Yesterday’s excursion lead to two places in Nürnberg: The Reichsparteitagsgelände and the Memorium, that is Courtroom 600.
Nürnberg is a treasure box, it’s filled with museums representing every era of the history of the proud Reichsstadt. The undisputed crown of these collections belongs to the GNM – Germanisches Nationalmuseum – a house of European prominence. Some years ago the Bavarian centralized gouvernement nourished plans to take parts of the collections to Munich with the justification, that art of international importance should not be shown in the Franconian province. The reactions were not as joyful as those Bavarians expected and the plans were dropped.
The Third Reich is part of the German history and undeniable a part of the history of Nürnberg – 12 hectares of land in the middle of a city and some unfinished megalomanic buildings are not to be ignored. Nürnberg was called the Stadt der Reichsparteitage, the annual meeting of the NSDAP were held here (Ger., Eng.), it was seen as a name of honour. München was the Hauptstadt der Bewegung, Capital of The Movement, and until today has no idea how to deal with this past and what to do with the numerous nazi buildings still standing around.
The Reichsparteitagsgelände (Ger., Eng.) today is preserved and protected, plans for building houses, industry and other uses were put aside. Since 2001 the Dokumentationszentrum Reichsparteitagsgelände (Eng.) is in use showing a large and informative exhibition.
On our arrival we were greeted by the spiritus rector of the institution, Dr. DIETZFELBINGER (wiki). He gave us a short introduction and after our visit of the exhibition we would have the possibility for a discussion. The place is unique in the brick shell of the giant Kongresshalle (Ger., Eng.). They have good texts, good pictures and a good presentation. Later in the discussion our host sayed that a survey showed that young people seeing the exhibition did not use the computers and touchscreens – these gimmicks in fact fall completely through. The content is transported by text mainly, and images, but these need explanation. All these photo albums on touchscreen are in vain. The Centre has a very busy schedule and offers educational programs and discussions – and these services are used and accepted very well.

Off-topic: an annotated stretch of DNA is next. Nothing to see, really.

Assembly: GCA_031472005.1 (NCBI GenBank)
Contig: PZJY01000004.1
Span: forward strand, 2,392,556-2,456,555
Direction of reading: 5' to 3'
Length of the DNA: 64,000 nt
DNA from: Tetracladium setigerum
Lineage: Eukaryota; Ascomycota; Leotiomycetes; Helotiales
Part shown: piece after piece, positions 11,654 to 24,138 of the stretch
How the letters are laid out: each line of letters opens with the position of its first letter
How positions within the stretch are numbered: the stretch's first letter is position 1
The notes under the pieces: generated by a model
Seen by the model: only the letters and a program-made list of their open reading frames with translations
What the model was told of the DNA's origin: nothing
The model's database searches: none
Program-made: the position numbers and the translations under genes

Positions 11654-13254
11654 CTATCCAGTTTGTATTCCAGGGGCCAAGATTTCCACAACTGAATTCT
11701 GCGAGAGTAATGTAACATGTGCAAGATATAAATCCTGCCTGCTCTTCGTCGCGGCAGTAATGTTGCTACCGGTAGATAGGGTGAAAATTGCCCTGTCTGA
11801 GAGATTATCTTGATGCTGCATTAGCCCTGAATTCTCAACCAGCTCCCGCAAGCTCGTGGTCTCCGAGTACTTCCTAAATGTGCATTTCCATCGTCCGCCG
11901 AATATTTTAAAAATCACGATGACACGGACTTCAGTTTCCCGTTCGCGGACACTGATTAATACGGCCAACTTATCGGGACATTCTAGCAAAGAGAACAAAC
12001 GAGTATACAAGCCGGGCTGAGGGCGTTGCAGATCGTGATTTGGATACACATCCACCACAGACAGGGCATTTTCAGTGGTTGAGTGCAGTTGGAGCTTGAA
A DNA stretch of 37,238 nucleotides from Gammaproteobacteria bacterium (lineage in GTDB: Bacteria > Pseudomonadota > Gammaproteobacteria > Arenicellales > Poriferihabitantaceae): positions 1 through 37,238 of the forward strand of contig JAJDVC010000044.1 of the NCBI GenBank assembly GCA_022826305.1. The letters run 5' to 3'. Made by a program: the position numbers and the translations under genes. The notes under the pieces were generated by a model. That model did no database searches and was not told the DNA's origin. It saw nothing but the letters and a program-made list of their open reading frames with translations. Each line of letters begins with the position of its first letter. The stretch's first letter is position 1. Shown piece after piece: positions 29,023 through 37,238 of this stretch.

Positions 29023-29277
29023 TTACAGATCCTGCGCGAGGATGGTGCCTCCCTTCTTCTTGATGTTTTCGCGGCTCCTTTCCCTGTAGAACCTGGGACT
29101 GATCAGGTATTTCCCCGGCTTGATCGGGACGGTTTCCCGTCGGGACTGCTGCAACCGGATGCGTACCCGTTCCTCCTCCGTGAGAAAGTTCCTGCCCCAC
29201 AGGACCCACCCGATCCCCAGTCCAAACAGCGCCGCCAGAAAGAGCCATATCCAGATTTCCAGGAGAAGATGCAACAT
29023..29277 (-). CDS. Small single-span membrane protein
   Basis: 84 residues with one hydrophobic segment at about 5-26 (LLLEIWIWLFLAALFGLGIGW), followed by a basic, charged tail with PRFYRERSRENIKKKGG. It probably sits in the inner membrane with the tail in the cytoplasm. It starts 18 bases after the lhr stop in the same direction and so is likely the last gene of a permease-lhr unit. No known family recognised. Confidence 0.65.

The second station was the Memorium Nuremberg Trials (Ger., Eng.), also part of the Nürnberg museum landscape and closely related to the Dokumentationszentrum. I had visited Courtroom 600 (Ger., Eng.) some years ago together with a friend. It is still used as courtroom and in the earlier years it was possible to see it on weekends only. Now above the courtroom under the roof an exhibition about the Nuremberg trials (Ger.) is created, four rooms with modern exhibition technology. We were greeted by Frau ZENTGRAF of the scientific staff. While we visited the exhibition I had the possibility to talk with her. The subject of this exhibition is pretty “bulky goods”, history of law, finding new law. We had a nice conversation about the start of the exhibition. The first three texts depicting 19th century’s ideas about Völkerrecht (Ger., Eng.), the change of the character of war and the final need to react to the deeds of the Third Reichs leading caste were a bit abridged in my humble opinion. I did not come to see the last two rooms where the longtime consequences of “Nürnberg” were discussed. The International Criminal Court (ICC) in DenHaag (Ger., Eng.) is based explicitly the Nuremberg Principles (Ger., Eng.) and thus they were crucial for the development of an International Crime Law. And its enforcement. The group had a nice discussion in the courtroom.
It was a very enriching and inspiring excursion. But what the activities of the city of Nuremberg can mean for this city’s view on her own history still needs to be figured out.